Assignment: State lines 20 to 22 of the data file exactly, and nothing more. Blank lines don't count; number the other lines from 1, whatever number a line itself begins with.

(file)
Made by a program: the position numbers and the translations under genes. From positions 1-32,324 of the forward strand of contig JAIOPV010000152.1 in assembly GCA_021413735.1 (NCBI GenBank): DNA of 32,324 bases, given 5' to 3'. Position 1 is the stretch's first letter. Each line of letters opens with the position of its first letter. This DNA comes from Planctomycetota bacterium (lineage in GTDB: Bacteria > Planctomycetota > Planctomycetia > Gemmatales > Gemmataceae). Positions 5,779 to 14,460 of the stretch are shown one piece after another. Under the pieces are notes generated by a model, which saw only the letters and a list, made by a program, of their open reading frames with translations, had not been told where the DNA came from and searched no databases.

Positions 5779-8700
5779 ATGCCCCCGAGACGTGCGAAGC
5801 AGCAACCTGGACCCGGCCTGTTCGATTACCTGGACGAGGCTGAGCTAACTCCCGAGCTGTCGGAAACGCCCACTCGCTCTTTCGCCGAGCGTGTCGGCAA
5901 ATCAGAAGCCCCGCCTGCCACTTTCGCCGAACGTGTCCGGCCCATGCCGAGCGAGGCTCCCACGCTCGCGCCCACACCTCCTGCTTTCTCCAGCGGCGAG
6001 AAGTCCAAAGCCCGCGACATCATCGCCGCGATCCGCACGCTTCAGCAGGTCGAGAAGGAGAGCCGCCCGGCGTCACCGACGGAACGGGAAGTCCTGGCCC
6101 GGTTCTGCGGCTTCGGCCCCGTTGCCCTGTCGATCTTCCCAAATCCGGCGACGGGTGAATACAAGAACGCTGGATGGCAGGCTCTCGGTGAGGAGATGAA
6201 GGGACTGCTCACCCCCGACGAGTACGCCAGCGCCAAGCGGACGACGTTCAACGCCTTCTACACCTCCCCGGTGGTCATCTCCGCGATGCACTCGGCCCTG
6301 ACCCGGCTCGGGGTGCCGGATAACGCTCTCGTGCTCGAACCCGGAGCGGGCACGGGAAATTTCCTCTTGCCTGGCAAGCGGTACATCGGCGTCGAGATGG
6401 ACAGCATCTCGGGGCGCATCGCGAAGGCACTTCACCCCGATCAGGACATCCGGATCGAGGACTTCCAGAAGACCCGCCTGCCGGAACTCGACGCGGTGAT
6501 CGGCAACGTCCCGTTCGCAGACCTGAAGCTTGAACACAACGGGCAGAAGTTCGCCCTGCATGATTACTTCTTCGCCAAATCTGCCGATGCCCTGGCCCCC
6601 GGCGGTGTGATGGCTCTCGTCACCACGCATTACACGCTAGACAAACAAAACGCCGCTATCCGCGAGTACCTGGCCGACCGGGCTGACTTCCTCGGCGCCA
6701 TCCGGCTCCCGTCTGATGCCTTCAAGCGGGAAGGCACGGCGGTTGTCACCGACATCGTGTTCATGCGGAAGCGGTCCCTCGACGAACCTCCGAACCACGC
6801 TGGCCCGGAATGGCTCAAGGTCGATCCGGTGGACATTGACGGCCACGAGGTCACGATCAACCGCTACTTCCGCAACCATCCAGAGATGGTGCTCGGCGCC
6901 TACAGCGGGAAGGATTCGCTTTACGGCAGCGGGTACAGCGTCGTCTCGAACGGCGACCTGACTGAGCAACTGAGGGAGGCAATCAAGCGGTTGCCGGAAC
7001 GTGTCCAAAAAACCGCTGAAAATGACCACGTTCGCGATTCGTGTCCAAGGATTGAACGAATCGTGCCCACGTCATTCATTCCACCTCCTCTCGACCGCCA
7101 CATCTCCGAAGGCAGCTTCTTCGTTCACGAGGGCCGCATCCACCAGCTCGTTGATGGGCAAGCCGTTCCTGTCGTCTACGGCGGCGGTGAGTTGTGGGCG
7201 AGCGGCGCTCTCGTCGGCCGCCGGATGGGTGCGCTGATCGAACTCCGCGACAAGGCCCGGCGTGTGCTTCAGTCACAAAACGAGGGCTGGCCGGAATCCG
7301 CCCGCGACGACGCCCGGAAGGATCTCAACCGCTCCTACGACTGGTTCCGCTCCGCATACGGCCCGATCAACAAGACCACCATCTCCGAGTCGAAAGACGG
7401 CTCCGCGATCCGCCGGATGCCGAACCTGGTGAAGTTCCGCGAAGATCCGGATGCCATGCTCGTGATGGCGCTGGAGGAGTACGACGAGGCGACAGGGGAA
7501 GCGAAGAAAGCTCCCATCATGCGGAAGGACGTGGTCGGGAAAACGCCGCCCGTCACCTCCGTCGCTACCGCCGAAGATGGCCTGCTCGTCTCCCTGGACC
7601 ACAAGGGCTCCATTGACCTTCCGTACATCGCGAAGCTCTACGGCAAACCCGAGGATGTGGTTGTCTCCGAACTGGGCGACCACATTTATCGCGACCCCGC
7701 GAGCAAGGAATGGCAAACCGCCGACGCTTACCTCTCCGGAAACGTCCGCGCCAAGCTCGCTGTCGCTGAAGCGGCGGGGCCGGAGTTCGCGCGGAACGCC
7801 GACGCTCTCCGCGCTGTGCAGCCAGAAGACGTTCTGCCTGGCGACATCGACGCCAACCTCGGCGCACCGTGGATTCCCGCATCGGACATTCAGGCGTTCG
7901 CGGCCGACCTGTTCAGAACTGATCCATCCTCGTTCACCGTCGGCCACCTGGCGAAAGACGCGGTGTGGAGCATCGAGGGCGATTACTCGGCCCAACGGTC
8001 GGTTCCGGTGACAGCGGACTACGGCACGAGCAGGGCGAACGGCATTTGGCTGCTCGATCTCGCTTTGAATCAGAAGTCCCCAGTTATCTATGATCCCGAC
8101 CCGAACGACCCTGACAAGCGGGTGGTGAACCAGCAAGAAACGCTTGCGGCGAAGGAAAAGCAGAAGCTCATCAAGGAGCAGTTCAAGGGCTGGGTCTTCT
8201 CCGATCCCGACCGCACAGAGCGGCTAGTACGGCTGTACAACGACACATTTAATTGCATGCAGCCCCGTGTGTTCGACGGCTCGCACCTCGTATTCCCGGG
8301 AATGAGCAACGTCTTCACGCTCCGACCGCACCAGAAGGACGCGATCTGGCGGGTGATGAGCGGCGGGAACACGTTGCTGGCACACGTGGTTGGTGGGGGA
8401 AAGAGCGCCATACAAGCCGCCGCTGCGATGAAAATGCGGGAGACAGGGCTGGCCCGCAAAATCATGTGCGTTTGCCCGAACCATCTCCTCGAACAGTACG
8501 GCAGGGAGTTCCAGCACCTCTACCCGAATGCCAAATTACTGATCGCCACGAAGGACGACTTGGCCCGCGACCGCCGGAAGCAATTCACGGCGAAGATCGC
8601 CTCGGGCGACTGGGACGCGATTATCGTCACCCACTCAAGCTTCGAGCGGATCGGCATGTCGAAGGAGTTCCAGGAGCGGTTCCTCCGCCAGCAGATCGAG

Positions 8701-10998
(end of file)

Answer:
7401 CTCCGCGATCCGCCGGATGCCGAACCTGGTGAAGTTCCGCGAAGATCCGGATGCCATGCTCGTGATGGCGCTGGAGGAGTACGACGAGGCGACAGGGGAA
7501 GCGAAGAAAGCTCCCATCATGCGGAAGGACGTGGTCGGGAAAACGCCGCCCGTCACCTCCGTCGCTACCGCCGAAGATGGCCTGCTCGTCTCCCTGGACC
7601 ACAAGGGCTCCATTGACCTTCCGTACATCGCGAAGCTCTACGGCAAACCCGAGGATGTGGTTGTCTCCGAACTGGGCGACCACATTTATCGCGACCCCGC